There are any number of ways for students to go global at the University of Carolina at Chapel Hill. Study abroad and service learning in communities across the world are one way for Carolina students to expand their campus, but students are also enriching their academic careers right here in Chapel Hill through global and cultural student organizations. Currently, there are over 80 registered student organizations with an international focus at UNC, comprising roughly 10 percent of all registered organizations. They are diverse group, including service projects, arts programs, professional organizations, faith-based groups and more. UNC Global caught up with a just a few international arts and literature organizations to see how they are helping undergraduates make the most of their time at Carolina.
Mezcla, meaning “mixture” in Spanish, is UNC’s only bilingual magazine, publishing in Spanish and English on a semester basis. The magazine was started in 2004 as a component of a first-year seminar class taught by Julia Mack, a Spanish lecturer in the Department of Romance Studies. It evolved into an independent student publication and has become an avenue of expression for students of Latino/a heritage. Mezcla welcomes onto the staff anyone with an interest in issues that affect the Latino community and a desire to develop their writing, editing, publishing and design skills.
“We’re very small, but we’re committed to publishing regularly. All of our work is student driven, and each issue is really a reflection of the work and ideas of the students working on it,” explained Tat’yana Berdan, co-editor-in-chief.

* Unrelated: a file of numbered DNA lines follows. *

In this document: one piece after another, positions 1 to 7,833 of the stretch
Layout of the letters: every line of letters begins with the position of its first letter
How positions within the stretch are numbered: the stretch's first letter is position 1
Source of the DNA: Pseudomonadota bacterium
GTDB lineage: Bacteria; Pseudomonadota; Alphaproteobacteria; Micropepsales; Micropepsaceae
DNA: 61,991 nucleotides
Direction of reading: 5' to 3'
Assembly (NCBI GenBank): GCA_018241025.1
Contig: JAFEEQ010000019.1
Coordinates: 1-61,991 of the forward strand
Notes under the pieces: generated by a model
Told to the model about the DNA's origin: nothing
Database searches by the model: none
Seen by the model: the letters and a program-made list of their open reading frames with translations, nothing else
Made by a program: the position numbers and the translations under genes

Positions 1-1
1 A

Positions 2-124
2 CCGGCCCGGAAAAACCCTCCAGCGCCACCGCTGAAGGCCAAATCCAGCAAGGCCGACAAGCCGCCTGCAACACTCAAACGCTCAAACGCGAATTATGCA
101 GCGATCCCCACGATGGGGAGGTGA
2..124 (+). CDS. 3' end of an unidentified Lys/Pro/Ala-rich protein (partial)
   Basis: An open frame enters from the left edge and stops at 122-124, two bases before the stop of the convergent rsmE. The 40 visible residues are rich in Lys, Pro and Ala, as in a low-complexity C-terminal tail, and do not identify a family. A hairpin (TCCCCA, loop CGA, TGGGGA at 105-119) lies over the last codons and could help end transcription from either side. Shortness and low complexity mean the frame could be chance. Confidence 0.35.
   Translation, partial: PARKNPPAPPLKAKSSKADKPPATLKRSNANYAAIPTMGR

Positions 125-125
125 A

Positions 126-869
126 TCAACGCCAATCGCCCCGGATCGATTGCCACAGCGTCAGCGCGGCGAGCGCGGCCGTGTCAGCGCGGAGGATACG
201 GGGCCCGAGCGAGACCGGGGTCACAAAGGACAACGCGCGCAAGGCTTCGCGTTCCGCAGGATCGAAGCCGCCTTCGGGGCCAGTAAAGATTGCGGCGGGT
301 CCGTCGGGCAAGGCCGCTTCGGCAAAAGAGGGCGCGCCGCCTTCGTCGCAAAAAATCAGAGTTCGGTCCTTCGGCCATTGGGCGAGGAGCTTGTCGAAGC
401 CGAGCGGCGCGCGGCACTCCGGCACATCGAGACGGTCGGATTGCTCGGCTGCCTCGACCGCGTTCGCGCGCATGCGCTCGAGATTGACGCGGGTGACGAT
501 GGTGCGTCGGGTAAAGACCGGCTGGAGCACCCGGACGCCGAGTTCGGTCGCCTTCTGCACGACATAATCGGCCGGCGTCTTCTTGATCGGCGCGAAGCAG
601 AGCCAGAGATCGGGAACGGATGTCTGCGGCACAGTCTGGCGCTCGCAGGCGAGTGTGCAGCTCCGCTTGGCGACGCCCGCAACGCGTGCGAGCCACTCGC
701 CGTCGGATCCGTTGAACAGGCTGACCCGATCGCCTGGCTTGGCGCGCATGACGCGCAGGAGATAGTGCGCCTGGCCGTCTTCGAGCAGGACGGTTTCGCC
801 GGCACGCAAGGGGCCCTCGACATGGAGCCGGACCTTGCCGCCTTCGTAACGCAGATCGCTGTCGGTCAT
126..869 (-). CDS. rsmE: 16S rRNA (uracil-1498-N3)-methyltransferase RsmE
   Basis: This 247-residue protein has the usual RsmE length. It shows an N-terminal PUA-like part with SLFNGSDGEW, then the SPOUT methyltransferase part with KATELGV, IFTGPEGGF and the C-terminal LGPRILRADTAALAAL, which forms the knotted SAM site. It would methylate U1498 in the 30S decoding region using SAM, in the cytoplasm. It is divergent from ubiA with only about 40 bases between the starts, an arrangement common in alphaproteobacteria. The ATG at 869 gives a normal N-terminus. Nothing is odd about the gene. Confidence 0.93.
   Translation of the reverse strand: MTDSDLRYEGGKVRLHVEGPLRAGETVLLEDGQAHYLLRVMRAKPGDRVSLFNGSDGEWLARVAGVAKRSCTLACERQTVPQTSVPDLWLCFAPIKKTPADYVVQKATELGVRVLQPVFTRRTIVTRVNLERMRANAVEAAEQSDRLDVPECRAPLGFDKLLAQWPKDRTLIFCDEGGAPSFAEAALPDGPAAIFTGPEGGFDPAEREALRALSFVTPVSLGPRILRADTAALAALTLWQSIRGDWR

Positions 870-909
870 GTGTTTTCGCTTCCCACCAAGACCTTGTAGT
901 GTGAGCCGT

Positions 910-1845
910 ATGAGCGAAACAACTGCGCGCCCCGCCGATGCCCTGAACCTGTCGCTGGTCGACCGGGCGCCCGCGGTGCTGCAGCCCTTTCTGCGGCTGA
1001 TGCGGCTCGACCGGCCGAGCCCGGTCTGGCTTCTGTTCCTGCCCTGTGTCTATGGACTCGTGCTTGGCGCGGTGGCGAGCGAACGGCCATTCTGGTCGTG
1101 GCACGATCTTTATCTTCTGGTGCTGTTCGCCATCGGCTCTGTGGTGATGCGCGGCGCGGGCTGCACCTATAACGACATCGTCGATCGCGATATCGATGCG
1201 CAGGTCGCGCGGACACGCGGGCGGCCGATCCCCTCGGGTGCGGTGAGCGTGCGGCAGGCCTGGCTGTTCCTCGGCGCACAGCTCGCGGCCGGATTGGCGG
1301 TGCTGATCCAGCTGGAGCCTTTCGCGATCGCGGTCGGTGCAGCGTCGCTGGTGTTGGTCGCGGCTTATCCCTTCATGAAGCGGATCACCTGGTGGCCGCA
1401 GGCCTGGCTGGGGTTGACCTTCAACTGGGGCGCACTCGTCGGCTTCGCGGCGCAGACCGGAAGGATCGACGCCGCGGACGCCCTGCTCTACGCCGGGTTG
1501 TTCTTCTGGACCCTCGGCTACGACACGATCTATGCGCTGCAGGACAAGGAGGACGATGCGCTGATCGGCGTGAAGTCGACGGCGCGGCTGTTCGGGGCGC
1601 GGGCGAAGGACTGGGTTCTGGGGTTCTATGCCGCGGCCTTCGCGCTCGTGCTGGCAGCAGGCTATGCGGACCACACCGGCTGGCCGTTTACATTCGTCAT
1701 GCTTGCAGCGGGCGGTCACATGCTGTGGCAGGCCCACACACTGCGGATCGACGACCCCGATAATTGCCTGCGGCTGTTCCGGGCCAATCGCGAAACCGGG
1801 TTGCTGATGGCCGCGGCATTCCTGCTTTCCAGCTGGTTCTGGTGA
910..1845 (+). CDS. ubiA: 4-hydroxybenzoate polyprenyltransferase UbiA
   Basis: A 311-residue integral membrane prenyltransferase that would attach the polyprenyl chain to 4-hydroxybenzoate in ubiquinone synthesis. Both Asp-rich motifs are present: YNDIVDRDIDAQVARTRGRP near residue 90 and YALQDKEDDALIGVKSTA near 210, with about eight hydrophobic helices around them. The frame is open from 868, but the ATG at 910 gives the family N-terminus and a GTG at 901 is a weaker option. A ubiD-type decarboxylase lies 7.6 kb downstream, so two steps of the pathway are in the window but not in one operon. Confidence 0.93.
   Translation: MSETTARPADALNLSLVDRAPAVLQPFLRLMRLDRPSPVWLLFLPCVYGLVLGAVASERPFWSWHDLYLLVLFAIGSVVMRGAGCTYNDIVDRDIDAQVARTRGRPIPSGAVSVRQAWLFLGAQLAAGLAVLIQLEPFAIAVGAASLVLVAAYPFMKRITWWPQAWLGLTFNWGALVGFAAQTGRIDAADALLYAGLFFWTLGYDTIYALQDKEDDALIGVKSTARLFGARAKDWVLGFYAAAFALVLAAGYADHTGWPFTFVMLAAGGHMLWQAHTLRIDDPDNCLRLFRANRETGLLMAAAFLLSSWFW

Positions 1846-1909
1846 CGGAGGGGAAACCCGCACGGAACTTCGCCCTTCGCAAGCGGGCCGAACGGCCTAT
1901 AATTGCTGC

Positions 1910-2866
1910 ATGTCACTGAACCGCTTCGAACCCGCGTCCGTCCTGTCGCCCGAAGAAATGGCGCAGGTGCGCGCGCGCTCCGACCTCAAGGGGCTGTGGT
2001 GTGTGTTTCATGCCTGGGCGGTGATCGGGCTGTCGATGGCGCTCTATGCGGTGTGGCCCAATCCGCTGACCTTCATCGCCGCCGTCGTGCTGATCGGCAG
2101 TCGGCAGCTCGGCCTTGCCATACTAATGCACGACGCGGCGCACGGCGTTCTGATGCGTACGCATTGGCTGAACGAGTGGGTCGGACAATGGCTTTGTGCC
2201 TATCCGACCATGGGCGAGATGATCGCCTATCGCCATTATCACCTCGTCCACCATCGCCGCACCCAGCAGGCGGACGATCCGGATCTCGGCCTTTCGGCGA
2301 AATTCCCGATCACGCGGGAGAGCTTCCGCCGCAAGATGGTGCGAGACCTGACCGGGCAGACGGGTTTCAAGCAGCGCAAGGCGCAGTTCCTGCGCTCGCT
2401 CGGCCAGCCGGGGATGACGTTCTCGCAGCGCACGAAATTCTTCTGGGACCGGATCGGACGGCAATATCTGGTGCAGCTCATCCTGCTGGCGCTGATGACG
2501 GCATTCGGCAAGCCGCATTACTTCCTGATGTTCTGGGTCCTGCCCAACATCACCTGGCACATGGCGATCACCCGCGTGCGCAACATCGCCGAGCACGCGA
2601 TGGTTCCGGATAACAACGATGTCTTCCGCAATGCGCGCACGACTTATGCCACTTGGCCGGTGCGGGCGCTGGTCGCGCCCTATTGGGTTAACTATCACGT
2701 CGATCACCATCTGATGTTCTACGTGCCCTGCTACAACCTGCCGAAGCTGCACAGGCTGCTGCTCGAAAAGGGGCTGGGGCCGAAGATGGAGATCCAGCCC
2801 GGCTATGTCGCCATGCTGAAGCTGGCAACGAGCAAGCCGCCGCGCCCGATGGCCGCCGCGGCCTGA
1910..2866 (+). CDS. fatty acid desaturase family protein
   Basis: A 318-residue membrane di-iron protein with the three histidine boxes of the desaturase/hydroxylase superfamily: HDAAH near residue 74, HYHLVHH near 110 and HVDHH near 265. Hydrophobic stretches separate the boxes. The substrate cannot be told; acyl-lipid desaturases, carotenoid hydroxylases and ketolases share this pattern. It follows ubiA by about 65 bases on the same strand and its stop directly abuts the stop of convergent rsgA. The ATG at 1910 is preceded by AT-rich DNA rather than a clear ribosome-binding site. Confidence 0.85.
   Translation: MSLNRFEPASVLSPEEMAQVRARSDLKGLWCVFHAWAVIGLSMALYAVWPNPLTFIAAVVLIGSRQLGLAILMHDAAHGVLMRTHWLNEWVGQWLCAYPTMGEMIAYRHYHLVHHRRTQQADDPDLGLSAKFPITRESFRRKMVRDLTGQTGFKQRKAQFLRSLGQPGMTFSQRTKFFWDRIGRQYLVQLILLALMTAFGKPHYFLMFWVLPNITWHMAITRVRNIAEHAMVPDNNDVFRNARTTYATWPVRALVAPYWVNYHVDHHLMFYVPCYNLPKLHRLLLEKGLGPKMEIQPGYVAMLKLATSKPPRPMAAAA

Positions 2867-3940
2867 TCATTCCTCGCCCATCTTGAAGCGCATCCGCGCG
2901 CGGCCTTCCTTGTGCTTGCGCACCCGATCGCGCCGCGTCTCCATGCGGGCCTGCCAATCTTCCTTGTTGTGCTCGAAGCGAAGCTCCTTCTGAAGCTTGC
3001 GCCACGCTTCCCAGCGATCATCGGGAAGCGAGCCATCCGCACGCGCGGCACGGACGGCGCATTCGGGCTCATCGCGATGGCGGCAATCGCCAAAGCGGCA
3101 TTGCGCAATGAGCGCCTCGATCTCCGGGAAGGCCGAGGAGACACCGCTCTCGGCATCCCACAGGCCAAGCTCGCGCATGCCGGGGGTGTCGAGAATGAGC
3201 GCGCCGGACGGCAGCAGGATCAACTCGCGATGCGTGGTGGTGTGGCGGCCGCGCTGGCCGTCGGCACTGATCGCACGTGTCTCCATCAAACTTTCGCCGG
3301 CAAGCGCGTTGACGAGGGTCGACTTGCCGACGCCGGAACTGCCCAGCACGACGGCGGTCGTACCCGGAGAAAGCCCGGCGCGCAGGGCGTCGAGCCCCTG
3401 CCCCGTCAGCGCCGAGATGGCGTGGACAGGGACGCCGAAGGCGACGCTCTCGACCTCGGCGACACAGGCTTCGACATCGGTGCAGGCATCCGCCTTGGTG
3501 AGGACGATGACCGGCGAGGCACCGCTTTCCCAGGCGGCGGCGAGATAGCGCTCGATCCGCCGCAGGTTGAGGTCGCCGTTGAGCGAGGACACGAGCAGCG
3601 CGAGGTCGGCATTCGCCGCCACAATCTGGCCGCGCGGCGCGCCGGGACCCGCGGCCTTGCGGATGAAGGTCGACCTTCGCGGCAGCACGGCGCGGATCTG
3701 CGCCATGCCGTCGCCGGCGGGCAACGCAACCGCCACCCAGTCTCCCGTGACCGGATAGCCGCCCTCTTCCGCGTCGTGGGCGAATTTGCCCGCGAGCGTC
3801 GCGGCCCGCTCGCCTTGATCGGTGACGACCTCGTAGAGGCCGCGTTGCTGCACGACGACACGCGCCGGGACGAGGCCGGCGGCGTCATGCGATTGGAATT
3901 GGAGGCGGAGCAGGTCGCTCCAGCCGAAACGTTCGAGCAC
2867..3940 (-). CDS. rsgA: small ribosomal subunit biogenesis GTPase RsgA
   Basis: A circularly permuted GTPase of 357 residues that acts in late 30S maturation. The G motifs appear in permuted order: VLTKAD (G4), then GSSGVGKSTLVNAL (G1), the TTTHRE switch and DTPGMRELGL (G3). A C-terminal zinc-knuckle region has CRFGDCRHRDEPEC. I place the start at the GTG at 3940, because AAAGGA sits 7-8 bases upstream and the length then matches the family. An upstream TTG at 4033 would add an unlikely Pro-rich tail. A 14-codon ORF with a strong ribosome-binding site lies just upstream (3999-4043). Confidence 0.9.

Mezcla’s content is diverse — recent issues have included a student’s personal narrative about her experience harvesting coffee in Guatemala with her family as a child, opinion pieces on public policy affecting the Latino community, poetry about a family’s immigration story and treasured family recipes.
This flexibility with genre allows the magazine to highlight the multifaceted experience and impact of Latino/as and to engage with current debates in the community at Carolina, the state and beyond. In keeping with this emphasis, their 2016 issues will feature pieces on the upcoming presidential election and the renewed — often negative — attention the party primaries have brought to the topic of immigration.
“Because we are a bilingual publication, I think we offer students a unique platform where they can write about their experiences and practice their language skills,” Berdan said.
Mezcla meets every Monday at 5 p.m. in Dey 307. New members are always welcome. Copies of the magazine are available for free on the UNC campus in magazine racks at the House Undergraduate Library, Davis Library and Graham Memorial Hall. Digital archives can be found at mezcla.web.unc.edu. Follow Mezcla on Twitter at @mezcla_unc.
Samaa, which means “time” in Hindi, is a co-ed a cappella group that combines western pop and alternative music with more traditional Indian and Bollywood pieces. Since their start in 2011, the group has grown to 16 members, mirroring the growing popularity of the South Asian a cappella scene in the United States as a whole since the 1990s. Despite this surge in the popularity of South Asian a cappella, Samaa is the only such group in North Carolina.